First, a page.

Without a doubt, you will enjoy this novel. After reading it, it will make you want to buy all of Mr. Gallagher’s novels.

The Minimalist Nomad: Traveling Lifestyle

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Recently, while I was working at the clinic today, a coworker of mine had asked me about my trip plans to Alaska (I am moving the first weekend of March). This had started a conversation that begun at 9 am and it is still proceeding. One of the questions had stuck out though.

** K: Are you flying or driving?
Me: I am flying.
**K: Nice. How many luggage’s are you taking with you?
Me: Just my backpack and my duffel bag.
**K: Wait…that is all? How much do you have?
Me: Not that much, actually. I travel light.
**K: What all do you own?
Me: A few outfits that I can mix and match, a set of pajamas my tennis shoes, winter boots, heavy jacket, a few books: 5 reading, 5 writing, some pens, feminine necessities, a deck of tarot cards, wallet, phone and laptop.
**K: Wait, that is it? I have a whole bunch of stuff in my house that I could never get rid of. How do you do it?
Me: I’ve never needed much. Just the necessities and a few things that I know I will definitely want to have on me.

(**Kept my coworkers name confidential for legal purposes.)

Traveling, for many seems like a daunting thing, due to the fact that you have to figure out what you are going to bring with you and what you are going to donate, throw away, or sell. Many times, people tend to develop attachments to inanimate objects and begin to feel as though they must save many things, making it hard for them to get rid of things down the road.

When it comes to traveling, you need to think about many different scenarios from flying to sailing to luggage prices and about what you actually need with you. You also need to think about the others that are coming with you, if you have children, and try to figure out exactly what they need to bring as well. With this much going on in one persons head, it can make you go crazy, and in the end, you wind up with a headache or a migraine over this whole thing.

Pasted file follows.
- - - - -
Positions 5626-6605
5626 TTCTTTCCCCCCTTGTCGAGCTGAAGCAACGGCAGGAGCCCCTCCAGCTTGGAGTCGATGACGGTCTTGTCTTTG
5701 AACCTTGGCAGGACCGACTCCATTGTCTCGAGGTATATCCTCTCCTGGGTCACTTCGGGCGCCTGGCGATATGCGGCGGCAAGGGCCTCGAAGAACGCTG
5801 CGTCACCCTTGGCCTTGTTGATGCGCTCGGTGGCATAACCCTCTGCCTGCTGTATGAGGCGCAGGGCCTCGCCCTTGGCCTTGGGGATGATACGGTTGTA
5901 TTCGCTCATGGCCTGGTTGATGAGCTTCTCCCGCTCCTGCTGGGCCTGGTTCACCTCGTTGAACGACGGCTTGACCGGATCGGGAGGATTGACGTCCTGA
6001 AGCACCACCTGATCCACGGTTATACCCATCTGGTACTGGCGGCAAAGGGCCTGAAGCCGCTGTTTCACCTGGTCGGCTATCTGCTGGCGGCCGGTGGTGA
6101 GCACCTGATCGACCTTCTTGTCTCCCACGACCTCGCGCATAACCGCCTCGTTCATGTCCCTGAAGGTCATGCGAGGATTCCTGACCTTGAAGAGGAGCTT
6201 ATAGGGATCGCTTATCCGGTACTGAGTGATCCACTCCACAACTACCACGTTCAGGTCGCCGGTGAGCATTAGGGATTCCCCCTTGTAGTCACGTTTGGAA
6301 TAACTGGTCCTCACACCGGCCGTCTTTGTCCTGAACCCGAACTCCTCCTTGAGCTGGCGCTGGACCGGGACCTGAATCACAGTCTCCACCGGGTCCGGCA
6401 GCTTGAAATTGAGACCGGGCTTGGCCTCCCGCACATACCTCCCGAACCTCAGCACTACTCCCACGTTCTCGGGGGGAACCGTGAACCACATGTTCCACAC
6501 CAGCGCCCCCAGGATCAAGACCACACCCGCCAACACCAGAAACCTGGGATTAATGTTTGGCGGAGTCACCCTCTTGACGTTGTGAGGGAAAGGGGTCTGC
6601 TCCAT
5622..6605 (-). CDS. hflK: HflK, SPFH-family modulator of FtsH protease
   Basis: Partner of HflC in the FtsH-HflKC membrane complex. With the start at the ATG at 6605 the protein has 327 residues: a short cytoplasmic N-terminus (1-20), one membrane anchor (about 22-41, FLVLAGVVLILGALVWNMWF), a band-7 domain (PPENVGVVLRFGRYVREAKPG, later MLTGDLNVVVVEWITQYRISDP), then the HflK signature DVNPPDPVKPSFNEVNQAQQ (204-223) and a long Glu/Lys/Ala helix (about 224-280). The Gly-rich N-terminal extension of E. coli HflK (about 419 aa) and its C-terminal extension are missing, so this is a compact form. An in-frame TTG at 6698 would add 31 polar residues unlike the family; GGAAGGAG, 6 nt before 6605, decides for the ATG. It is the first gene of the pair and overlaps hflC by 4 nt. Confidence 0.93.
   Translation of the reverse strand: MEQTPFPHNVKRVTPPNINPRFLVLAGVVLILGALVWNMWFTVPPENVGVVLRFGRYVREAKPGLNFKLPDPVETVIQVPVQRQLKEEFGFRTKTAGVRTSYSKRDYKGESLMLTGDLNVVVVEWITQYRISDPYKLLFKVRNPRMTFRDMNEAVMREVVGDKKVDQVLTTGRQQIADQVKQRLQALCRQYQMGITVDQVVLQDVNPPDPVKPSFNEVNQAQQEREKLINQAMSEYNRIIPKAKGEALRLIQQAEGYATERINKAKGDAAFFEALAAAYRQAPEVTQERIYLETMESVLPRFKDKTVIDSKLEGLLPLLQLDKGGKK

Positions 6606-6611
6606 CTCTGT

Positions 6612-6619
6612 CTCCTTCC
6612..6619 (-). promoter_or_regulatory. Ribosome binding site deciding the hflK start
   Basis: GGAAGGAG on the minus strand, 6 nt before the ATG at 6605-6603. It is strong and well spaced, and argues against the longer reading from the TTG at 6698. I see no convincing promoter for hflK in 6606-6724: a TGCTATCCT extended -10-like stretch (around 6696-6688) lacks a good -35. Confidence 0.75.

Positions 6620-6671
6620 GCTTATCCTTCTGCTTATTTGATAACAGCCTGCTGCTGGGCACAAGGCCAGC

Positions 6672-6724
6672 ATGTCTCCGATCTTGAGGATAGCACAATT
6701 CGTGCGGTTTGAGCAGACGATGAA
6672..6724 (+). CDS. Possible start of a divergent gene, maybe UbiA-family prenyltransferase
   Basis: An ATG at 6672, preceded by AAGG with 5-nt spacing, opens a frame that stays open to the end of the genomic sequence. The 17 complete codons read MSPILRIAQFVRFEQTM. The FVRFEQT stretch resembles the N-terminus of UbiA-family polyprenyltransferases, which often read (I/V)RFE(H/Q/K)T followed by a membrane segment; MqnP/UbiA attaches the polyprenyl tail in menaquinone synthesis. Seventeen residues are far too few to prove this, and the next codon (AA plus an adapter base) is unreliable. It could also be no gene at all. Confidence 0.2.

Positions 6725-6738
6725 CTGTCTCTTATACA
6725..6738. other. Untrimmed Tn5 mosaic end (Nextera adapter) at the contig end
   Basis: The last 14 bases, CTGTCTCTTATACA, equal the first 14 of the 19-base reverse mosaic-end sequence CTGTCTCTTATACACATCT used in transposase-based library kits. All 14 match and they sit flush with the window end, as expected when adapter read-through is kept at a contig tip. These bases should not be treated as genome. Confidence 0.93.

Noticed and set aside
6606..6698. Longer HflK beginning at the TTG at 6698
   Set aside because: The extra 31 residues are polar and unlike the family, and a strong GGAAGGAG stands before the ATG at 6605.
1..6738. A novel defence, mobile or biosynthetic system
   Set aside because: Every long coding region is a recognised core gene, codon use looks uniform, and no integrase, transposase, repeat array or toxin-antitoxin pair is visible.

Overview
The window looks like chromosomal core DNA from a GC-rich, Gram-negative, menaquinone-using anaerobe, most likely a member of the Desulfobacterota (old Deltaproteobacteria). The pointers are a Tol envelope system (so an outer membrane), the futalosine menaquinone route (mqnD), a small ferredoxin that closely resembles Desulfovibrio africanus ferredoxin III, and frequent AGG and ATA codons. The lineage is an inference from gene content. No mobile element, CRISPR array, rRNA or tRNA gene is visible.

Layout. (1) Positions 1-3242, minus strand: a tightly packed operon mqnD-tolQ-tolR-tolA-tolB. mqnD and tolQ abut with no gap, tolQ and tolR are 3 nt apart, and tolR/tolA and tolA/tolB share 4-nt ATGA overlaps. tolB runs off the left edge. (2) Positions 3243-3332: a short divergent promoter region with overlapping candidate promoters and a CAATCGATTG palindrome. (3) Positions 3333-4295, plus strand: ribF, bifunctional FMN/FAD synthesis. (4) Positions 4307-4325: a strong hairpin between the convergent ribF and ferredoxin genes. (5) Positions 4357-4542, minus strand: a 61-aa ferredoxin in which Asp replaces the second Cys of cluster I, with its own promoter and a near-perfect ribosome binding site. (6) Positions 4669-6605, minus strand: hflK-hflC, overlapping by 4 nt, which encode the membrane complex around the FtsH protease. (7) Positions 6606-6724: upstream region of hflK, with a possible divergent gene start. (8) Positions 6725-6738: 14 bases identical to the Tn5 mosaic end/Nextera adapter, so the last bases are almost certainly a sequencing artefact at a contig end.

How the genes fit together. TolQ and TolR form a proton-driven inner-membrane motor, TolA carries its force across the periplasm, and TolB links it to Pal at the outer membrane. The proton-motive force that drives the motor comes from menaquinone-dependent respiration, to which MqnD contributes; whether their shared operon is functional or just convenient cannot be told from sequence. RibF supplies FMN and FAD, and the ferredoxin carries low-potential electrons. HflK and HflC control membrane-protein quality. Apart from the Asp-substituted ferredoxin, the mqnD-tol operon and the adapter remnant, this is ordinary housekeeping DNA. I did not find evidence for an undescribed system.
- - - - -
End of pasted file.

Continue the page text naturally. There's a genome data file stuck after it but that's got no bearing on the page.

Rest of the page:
Minimalism is a Zen-living style where you own less materials and objects, and focus more on yourself, family, and living life. As a society, everyone has been creating attachments to inanimate objects, making them seem like they are a big thing, and in which they are not. When you release the objects that you do not need, you begin to feel better, you begin to eliminate any discontent you have, you are able to live in the moment, able to focus on your health, pursue your passions, and you’ll be able to rid yourself of any excess stuff. Doesn’t that sound grand?

Living the minimalist lifestyle, especially while traveling, makes things a lot easier. From relieving yourself from excess objects, you will be able to enjoy life more, and focus on everything around you, instead of accumulating things.

Simple Life, Simple You: Middle Eastern Pizza